Five Ways Blockchain Technology Helps Transform Businesses Part 5

Reduction of expenses.

 

Most businesses today spend astronomical amount of money on compliance and error-proofing of processes. Blockchain technology could be beneficial in virtually any business or industry that cares about immutability of records, trust and protection of data. This article gives several practical examples about how blockchain could have reduce costs for businesses and organizations.

 

Financial industry

For example, according to various estimates, banks spend over $2 trillion annually (that’s trillion with a “t”) on fraud prevention and payment checking. Both of these functions are built into blockchain networks by default.

In regular banking, fraud prevention is similar to the problem of double spending and the issue of transaction finality on digital financial networks, both of which the networks such as Bitcoin have solved successfully.

Fraud prevention in banking includes making sure that incoming checks are actually original checks signed by a checking account owner. One of the true breakthroughs of Bitcoin was that the network was able to solve the issue of double-spending, which is when a party on a digital network sends money to several recipients at a time, similarly to how a fraudulent check claims rights to money it has no rights for.

Using blockchain in banking services can help banks both reduce spending on compliance because blockchains have some of the functionality built-in, and also automate a lot of the processes, which also means additional savings.

 

Real Estate

One of the biggest problems in real estate is that currently various government agencies maintain separate databases about real estate transactions and these databases are not connected to each other. This means that a person or an entity buying real estate needs to spend a significant amount of money of due diligence and checking all the various databases to make sure that the property does not have any unpaid liens and claims pending against it.

In many officers of records, clerks still type the information into computers manually and verify the information manually, which means a high chance of errors and a lot of expenses in salaries and benefits to municipal, county, state and federal employees. On a blockchain, each property could have its own profile, similarly to how each transaction on the Bitcoin network can have its own send to address. Then, all the transactions associated with a property could be tied to that property just like transactions are tied to addresses.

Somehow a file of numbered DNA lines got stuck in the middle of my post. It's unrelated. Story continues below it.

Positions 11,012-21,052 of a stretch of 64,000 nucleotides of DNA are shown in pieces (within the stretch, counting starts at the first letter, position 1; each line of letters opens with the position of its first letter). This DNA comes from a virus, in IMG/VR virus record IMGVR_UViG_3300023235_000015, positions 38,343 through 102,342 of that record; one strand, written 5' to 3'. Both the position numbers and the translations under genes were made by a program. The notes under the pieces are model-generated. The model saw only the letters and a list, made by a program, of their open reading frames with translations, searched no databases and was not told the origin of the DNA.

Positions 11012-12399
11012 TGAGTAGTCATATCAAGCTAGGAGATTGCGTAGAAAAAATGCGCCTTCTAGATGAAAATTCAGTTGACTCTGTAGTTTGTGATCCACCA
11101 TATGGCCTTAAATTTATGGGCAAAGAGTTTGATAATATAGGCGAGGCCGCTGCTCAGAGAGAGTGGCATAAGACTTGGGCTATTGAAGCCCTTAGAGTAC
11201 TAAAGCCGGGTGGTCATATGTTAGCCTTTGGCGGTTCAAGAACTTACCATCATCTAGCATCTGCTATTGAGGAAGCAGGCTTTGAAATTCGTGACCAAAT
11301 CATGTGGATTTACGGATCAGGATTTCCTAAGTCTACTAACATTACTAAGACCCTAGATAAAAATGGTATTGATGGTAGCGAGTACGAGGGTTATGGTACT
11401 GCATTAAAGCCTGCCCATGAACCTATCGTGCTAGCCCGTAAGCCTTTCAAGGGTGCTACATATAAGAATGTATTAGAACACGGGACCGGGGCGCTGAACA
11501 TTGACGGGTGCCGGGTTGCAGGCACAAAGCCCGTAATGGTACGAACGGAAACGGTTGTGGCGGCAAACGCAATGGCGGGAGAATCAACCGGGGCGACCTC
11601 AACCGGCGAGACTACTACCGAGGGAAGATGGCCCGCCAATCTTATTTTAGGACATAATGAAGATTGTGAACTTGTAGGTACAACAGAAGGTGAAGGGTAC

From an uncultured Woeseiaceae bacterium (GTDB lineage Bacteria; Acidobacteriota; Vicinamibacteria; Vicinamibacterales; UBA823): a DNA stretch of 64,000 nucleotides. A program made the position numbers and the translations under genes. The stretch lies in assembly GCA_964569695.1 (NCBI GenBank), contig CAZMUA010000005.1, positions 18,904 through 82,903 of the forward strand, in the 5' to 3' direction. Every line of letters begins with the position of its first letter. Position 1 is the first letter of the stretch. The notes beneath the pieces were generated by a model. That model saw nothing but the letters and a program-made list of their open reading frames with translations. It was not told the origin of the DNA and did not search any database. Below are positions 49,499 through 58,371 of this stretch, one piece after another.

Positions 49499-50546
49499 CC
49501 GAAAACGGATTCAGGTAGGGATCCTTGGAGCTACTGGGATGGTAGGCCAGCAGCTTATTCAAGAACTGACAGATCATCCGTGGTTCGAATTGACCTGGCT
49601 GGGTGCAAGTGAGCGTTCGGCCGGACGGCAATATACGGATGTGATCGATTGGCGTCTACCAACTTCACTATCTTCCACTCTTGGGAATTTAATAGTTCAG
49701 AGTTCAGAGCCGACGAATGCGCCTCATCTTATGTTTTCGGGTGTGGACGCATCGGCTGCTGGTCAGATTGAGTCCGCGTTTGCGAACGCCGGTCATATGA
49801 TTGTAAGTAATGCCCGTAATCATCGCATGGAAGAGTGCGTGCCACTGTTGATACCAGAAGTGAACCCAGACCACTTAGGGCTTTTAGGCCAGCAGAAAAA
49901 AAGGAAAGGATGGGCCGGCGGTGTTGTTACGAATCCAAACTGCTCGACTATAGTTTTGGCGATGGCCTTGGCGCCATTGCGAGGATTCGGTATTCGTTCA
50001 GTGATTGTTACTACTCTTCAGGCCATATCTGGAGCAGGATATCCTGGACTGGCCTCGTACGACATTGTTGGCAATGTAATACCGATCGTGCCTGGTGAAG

If you enter an address into a Bitcoin network explorer, you will be able to see all the transactions for that address. Each wallet on the Bitcoin network can have an infinite number of addresses, which is why it is recommended that users on the network use a new address for each new transaction. On a real estate network, this feature could be disabled and a real estate property could have one unique identifier that all the records would link to. Practically speaking, this means that verification of records about a real estate property could be almost instantaneous. All the historical information could be available and protected from damage and errors which would save a tremendous amount of money for all the parties involved in a transaction, including buyers, sellers and government agencies that keep the records.

 

Medical records

Another area where blockchains could save a lot of costs is maintenance and transfers of medical records. Similarly to what is happening in the real estate industry, medical records of a patient can be located in a variety of locations, including hospitals, offices or different doctors, and so on.

Often, records are being made by hand, which means a lot of room and opportunity for errors. The process of the transfer of records can be long and complex. With blockchain, every patient could have a profile and all the records could be stored on a blockchain or at least linked to a blockchain.

Blockchains do not necessarily have to contain the records. Often, the issue is not about having a record, it is about finding whether the record exists. For example, if a real estate agent knows that a certain county has a record about a certain property, he or she can find that record relatively easily. The problem, therefore, is about knowing for sure if a property has records about it or not. The same issue exists in the medical industry and many other industries. For example, a patient may simply forget that a while ago he or she had the same issue he is having now and visited a doctor about the issue. He or she can be talking to a doctor and both the doctor and the patient could benefit immensely if the doctor knew about the previous visit related to the same health issue, but because of how the system of record keeping works now, this doesn’t always happen.

A blockchain with patient data could not the records themselves, but notes and links to the existing records. This way, a doctor could check a blockchain to see what is there, see the data from an office of a different doctor and request records directly. This way, all the information could be available, yet protected at the same time.